Mental health issues in schools supported by new partnership
Leeds Beckett University and Stronger Minds CIC to train teachers on how to respond to mental health issues in schools
The Carnegie School of Education at Leeds Beckett has signed an official memorandum of understanding with Stronger Minds Community Interest Company (CIC), an organisation whose mission is to make a step change in the emotional wellbeing of school pupils and teachers. The new partnership will transform the practice of trainee teachers at Leeds Beckett, and of the schools and teachers working with the University.
Professor Damien Page, Dean of the Carnegie School of Education at Leeds Beckett, explained: “This is an exciting partnership which will address an important need in the teaching workforce. Half of all people who suffer mental illness experience the onset of symptoms by the age of 14; and so educators need not only to know about mental health in children but to be able to respond compassionately to this growing problem.”
“Working with Stronger Minds CIC, the Carnegie School of Education will develop and deliver innovative training for beginning and experienced teachers and will host a conference for system leaders in 2017,” continued Damien. “Developing the skills and knowledge of the school workforce through this partnership, Carnegie School of Education aims to make a major contribution to improving the life chances of children and young people regionally and nationally.”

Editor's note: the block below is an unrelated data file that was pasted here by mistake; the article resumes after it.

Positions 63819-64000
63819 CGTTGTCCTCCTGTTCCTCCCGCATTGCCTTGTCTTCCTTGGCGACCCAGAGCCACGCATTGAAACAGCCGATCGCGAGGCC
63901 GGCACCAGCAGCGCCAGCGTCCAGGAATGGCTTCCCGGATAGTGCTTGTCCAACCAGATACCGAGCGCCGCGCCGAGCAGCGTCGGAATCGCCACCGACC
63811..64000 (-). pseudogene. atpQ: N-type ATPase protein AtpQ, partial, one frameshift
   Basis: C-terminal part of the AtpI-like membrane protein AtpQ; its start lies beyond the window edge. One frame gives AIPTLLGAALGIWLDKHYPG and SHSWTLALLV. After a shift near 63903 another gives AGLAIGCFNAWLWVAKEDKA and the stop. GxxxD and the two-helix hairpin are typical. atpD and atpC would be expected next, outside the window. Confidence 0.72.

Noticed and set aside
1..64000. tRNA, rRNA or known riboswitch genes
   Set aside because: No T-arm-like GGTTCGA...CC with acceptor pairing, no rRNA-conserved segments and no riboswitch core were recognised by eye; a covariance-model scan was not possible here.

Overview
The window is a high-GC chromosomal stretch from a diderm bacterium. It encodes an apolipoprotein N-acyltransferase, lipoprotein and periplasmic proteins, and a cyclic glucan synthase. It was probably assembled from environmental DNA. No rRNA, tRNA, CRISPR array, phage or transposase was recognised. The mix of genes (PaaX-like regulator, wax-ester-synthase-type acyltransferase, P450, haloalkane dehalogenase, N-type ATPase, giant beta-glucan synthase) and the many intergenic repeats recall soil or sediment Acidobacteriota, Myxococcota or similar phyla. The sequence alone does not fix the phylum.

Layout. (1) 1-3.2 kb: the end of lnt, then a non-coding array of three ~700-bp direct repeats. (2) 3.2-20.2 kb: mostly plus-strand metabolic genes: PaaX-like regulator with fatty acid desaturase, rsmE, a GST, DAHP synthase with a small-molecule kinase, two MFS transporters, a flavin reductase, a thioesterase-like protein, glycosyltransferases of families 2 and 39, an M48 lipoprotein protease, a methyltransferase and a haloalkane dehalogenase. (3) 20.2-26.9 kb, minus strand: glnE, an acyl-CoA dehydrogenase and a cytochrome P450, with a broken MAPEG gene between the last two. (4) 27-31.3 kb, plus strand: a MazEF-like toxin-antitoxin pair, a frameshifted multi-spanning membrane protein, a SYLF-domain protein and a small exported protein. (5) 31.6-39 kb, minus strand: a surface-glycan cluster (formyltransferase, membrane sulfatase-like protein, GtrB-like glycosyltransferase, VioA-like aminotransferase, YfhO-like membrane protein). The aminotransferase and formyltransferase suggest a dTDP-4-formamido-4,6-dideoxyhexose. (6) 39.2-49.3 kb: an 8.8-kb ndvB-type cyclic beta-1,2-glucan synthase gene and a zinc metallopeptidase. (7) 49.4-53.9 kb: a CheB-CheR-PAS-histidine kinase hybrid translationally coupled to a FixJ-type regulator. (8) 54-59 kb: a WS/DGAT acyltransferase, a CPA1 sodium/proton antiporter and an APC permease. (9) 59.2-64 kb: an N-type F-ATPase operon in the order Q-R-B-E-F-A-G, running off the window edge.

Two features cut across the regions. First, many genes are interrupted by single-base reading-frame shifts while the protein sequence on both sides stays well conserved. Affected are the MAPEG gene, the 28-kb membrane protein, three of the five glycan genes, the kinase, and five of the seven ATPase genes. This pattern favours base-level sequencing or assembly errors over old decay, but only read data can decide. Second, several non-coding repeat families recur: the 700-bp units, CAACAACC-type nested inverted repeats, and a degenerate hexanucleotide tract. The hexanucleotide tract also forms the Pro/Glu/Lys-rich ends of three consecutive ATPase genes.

Dean Johnstone, CEO of Stronger Minds CIC, added: “The importance of emotional wellbeing at schools, work and home can’t be underestimated as it directly impacts the welfare of our society today and the welfare of the next generation. As a social enterprise, we are thrilled to have Leeds Beckett University as a strong partner and reliable friend. We are confident that this partnership will produce many innovative approaches, tools and systems to benefit mental wellbeing in education sector across the country and abroad.”
Recent advice from the Department for Education has identified mental health as a critical concern for schools and their teachers, showing that too many vulnerable young people are not receiving the support they need.
More than half of head teachers consider local mental health resources to be insufficient they have seen an increase in mental health problems amongst their pupils. Where school counsellors are available, they are most likely to be in school for only one day a week and most students leave school without receiving treatment for their mental health issues. Children with mental health problems are much more likely to be excluded from school.
For further information please visit Leeds Beckett’s website and www.strongerminds.org.uk.